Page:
World Economic ForumJun. 08, 2020 11:56AM ESTENERGYCars stuck in city traffic in Denmark, Copenhagen. plus49 / Construction Photography / Avalon / Getty Images
By Johnny Wood
A group of Danish companies are joining forces to build one of the world’s largest facilities producing synthetic fuels. The unique partnership aims to help decarbonize the country’s transport sector by manufacturing sustainable alternatives to fossil-based fuels like gas and diesel.
Participating companies include many of Denmark’s key transport and logistics players: Copenhagen Airports, A.P. Moller – Maersk, DSV Panalpina, DFDS, SAS and Ørsted. The vision includes generating hydrogen, an emissions-free alternative fuel, using electrolysis powered by renewable energy, as well as synthetic fuels for sectors which currently have limited low-carbon fuel options (producing methanol for the shipping or e-kerosene for aviation).
Fully scaled up, the finished facility in 2030 would have capacity to deliver 250,000 tonnes of synthetic fuel each year, to power buses, trucks, maritime vessels and aircraft, reducing annual carbon emissions by 850,000 tonnes.
As well as positioning Denmark at the vanguard of sustainable-fuel technology, the project could create numerous jobs and establish a mass-scale clean fuel model for others to follow.
In the project, hydrogen will be produced using electrolysis, a process that splits water into hydrogen and oxygen.
What electrolysis looks like. U.S. Department of Energy’s Office of Energy Efficiency and Renewable Energy
When an electrolyzer is powered by renewable energy sources like offshore wind, the hydrogen produced is emissions-free. Unlike fossil-based fuels like gas or diesel, when hydrogen combusts it doesn’t produce carbon dioxide emissions.
Global demand for pure hydrogen, 1975-2018. IEA, Paris
Although still at the planning stage, the entire Danish project will be powered by renewable energy sources, like offshore wind, and comprises three phases.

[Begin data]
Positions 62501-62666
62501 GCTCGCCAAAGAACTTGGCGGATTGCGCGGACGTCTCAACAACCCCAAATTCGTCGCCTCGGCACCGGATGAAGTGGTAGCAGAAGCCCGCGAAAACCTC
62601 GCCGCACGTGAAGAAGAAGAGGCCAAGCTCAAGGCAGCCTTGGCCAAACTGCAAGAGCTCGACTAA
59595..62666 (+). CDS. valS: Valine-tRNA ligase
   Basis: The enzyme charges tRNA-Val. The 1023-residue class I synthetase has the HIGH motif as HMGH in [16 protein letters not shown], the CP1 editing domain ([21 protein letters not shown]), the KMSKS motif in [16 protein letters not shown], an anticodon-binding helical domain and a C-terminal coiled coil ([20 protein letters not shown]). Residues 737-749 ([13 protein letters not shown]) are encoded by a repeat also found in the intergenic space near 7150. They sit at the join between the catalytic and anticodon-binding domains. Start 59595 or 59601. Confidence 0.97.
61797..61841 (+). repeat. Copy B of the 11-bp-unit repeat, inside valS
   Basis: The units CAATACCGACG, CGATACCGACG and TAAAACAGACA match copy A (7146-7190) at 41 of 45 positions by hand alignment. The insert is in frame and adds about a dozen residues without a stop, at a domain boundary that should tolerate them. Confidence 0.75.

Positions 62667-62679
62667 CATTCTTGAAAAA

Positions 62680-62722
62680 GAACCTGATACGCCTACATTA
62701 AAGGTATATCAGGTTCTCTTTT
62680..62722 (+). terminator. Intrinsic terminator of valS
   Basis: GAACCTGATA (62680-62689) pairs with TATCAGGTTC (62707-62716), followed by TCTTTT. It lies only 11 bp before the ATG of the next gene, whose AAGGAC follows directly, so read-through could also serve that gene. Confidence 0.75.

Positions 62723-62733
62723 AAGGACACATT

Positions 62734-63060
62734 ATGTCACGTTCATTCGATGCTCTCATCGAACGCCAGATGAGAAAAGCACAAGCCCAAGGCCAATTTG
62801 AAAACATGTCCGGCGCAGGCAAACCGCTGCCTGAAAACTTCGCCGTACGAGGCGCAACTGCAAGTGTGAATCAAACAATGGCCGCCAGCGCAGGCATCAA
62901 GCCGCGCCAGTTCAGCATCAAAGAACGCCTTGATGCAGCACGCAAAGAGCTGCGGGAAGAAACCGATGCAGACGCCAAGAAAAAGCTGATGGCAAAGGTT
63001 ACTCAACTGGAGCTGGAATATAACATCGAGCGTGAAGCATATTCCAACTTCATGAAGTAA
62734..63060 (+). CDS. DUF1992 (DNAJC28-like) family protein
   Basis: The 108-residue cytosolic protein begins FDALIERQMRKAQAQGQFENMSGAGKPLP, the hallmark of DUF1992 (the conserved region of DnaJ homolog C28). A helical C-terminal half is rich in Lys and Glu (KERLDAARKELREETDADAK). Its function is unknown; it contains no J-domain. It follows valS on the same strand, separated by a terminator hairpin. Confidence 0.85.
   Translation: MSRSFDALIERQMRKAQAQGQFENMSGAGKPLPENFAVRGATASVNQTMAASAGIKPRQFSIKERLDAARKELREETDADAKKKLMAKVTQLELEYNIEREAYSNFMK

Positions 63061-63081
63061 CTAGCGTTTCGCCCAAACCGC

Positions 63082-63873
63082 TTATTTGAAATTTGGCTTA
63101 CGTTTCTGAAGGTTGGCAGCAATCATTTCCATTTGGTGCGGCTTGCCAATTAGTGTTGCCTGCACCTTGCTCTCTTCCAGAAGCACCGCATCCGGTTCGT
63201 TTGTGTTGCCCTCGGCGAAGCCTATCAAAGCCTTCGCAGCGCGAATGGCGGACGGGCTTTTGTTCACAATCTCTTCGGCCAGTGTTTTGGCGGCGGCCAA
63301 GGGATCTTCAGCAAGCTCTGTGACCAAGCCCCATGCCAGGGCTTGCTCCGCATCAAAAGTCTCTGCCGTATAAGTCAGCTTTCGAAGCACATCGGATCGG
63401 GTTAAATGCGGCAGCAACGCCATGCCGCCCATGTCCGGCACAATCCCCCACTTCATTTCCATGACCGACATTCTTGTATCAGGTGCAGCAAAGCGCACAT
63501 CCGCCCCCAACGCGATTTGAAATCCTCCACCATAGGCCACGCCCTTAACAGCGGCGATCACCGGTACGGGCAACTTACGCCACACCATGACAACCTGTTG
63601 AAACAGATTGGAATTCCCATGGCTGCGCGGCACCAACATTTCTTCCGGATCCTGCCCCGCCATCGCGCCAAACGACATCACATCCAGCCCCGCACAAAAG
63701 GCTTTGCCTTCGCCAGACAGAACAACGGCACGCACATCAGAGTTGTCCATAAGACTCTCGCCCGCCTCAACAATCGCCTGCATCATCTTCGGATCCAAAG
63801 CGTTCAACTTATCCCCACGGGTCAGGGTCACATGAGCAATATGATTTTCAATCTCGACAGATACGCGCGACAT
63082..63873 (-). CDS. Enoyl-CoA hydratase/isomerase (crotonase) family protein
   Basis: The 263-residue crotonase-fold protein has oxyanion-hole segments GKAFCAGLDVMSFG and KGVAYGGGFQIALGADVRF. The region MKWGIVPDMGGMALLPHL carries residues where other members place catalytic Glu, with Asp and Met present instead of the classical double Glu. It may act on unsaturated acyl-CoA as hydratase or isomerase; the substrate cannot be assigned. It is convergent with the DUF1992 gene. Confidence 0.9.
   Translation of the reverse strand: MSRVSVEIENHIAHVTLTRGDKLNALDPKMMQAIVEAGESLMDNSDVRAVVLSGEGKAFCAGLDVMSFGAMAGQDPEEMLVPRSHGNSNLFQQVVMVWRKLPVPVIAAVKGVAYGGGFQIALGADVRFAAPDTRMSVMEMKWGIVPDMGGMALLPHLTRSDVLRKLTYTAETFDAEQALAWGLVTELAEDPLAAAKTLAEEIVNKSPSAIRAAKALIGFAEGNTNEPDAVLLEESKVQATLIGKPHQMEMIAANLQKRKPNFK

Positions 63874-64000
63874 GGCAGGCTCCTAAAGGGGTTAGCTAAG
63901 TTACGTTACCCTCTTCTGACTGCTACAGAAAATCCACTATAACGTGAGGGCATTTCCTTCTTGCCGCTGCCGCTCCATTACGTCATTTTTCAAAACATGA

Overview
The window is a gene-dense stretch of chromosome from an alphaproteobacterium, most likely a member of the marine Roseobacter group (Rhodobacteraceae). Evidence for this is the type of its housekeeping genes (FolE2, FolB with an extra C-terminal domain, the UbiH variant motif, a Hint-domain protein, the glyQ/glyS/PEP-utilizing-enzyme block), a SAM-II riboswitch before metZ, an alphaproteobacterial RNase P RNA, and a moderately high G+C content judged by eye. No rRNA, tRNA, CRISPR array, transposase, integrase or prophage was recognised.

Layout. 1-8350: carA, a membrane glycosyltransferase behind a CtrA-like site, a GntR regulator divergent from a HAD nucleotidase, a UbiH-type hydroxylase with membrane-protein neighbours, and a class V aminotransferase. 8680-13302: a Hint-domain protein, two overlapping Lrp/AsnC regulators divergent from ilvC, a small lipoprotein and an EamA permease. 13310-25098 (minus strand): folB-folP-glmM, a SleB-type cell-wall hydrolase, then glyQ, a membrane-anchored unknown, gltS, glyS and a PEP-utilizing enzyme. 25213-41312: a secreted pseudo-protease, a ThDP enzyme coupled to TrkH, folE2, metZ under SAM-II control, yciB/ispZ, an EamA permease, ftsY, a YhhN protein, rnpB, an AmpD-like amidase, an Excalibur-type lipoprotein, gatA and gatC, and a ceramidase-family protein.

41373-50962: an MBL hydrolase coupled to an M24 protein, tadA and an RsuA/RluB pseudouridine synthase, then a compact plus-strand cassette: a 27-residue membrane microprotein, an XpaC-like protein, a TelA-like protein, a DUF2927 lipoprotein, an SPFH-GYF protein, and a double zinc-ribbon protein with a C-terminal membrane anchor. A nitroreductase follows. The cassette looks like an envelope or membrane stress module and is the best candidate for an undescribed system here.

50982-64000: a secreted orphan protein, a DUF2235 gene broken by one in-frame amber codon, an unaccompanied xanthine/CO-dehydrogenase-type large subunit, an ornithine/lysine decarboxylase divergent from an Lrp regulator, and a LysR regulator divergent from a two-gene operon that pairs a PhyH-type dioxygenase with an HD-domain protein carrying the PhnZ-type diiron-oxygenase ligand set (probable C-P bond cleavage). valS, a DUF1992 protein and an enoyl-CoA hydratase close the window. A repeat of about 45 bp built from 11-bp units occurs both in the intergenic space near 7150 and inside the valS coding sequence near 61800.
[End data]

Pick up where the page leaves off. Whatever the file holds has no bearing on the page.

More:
The first phase involves constructing a 10MW electrolyzer producing clean hydrogen to fuel buses and trucks, which could be operational by 2023. By phase two, the electrolyzer facility will increase to 250MW, and hydrogen will be used to produce renewable methanol to power maritime vessels and renewable jet-fuel for aviation. This is done by reacting the hydrogen with carbon dioxide captured from sources in Copenhagen.
The final phase will upgrade electrolyzer capacity to 1.3GW – making the facility one of the largest of its kind in the world. Given the current plans, this could be fully operational by 2030.
This sort of industrial scale is key to bringing down the cost of sustainable fuels – and meeting climate targets, like Denmark’s moves to cut carbon emissions to 70% of 1990 levels by the end of the decade.
The group behind the project believe that to be competitive the production of these fuels will need to see similar cost reductions as offshore and onshore wind and solar.
Falling cost of renewables. IRENA
But challenges remain. The COVID-19 crisis has paused some countries’ efforts toward renewable energy. Resulting economic downturns could create barriers to the types of investments needed to make these shifts a reality. Additionally, as the IEA explains, a broad portfolio of clean energy technologies will be needed to truly decarbonize all parts of a country’s economy.
As part of its Shaping the Future of Energy and Materials platform, the World Economic Forum has set up the Accelerating Clean Hydrogen initiative to help overcome these challenges by helping forge new collaborations to scale clean hydrogen.
Reposted with permission from World Economic Forum.
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